The word “collaboration” is an easy one to bandy about. But many firms struggle to work out what it means for them – and how to do it- especially in an increasingly virtual workspace.
The case for strong collaboration in any legal firm is compelling, with recent research from Harvard Law School’s Heidi Gardner showing a clear connection between a firm’s ability to collaborate and the profitability of its clients. If a firm knows how to pool its resources and expertise – across different practice specialities and geographies – the clear winner is the client, whose legal matters know no boundaries. And when the client wins, so does the firm. Not only are fees higher – client satisfaction soars, as does loyalty and referrals.
But here’s the rub: law firms aren’t typically hardwired for collaboration. Practice structures and a focus on individual inputs like billable hours and fee generation can make working solo the more obvious (and perhaps more comfortable) path to tread. For any legal workplace to be truly collaborative, though, the people within it who need to be geared towards working collaboratively.
This means that firms should look at getting a few key ingredients right:
Why would I?
To get beyond the feel-good factor of collaboration, leaders need to help people see the real commercial opportunities associated with collaboration. One of the best ways of doing this is by identifying and sharing stories of where collaboration has yielded a real upside for clients and for the firm. Even better, look for stories where collaboration took some effort – where the lawyers involved had to work out a way to collaborate effectively, rather than it being an easy win. These then become “hero” stories – symbolic of what’s possible for everyone, and with far greater impact than a training session or a poster on the wall.
Who would I?
Collaboration starts with connection. Individual lawyers need to know who to speak to, and this is made much easier if there’s already some kind of rapport or connection. Workplaces that thrive on collaboration are set up to make it easy to constantly grow your internal network. Here are some examples:
- Practice teams routinely invite lawyers from other areas to their team meetings, asking them to showcase an aspect of their work – to help people see what’s possible.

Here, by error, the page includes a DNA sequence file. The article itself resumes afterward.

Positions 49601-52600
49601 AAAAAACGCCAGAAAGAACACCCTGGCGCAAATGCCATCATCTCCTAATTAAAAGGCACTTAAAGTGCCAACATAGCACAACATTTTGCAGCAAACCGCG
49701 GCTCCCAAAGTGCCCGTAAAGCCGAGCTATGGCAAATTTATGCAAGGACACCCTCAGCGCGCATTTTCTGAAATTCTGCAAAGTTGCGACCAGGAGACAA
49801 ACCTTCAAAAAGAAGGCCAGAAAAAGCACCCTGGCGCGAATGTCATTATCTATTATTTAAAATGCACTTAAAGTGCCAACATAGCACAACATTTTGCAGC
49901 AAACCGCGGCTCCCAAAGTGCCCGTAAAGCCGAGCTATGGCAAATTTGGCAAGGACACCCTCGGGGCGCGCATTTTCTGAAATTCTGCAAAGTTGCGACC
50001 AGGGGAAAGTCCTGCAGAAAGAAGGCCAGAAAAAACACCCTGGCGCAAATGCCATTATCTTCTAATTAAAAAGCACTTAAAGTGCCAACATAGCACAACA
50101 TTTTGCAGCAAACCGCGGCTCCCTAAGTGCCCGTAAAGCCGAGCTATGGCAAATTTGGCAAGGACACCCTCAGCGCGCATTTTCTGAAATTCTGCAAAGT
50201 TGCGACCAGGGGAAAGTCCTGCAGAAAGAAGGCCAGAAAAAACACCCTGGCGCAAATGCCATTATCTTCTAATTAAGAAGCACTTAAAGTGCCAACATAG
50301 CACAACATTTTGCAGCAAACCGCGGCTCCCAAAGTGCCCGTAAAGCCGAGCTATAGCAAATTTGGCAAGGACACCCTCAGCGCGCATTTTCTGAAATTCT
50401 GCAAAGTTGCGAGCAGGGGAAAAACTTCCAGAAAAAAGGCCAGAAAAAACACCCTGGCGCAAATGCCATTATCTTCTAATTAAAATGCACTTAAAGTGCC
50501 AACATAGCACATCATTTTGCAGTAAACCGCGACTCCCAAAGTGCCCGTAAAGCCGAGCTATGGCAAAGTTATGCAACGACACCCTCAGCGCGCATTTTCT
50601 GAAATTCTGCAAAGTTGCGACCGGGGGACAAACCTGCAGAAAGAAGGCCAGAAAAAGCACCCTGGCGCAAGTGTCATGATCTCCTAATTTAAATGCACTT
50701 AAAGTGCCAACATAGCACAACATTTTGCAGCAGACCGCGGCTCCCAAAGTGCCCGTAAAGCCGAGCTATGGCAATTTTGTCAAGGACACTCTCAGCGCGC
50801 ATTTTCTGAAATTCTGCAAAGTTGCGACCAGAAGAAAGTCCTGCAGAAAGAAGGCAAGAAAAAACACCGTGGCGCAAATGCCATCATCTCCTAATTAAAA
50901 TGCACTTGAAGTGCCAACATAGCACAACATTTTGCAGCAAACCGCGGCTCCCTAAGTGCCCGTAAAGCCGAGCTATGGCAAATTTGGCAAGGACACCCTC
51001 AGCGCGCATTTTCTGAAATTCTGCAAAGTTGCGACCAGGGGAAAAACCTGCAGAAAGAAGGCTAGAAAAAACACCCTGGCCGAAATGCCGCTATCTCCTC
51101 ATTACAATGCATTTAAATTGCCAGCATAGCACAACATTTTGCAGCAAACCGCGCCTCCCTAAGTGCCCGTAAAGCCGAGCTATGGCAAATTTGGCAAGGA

- Lawyers are seconded to different practice areas or offices for short stints (it’s no surprise that graduate lawyers, after a single year of rotations, are often the most connected people in the firm).
- Does the way we work lend itself to collaboration? For example, is it easy for people to contribute their point of view in meetings or to work together on a solution. There are some great collaboration tools that allow many people to contribute simultaneously – especially in the virtual space. Trello, Google Docs and Miro are just 3 of my favourites.
How do I?
Collaboration takes skill. People need to know how to get others to buy into their ideas – their ability to influence, negotiate and jointly solve problems comes to the fore. Firms can build collaboration as an organisational capability by equipping their people with shared language, tools and methods to guide them through collaborative decision-making – that way, people can invest all of their energy in the opportunity. Take the example of one engineering firm I worked with, who created a matrix for consultants to use in assessing opportunities. Not only did this take the hard work out of deciding whether to pursue a new piece of work, but engineers were also shown how to use the matrix to collaborate with others across the firm – ensuring the real potential of each and every deal was realised.
About the author
Simon Dowling is an expert in making collaboration happen. He is a former lawyer and is the author of Work with Me: How to get people to buy into your ideas (Wiley). If you are looking for help with getting your team “humming” or you want more information on Simon’s popular online course Get Heard. Get Results go to www.simondowling.com.au.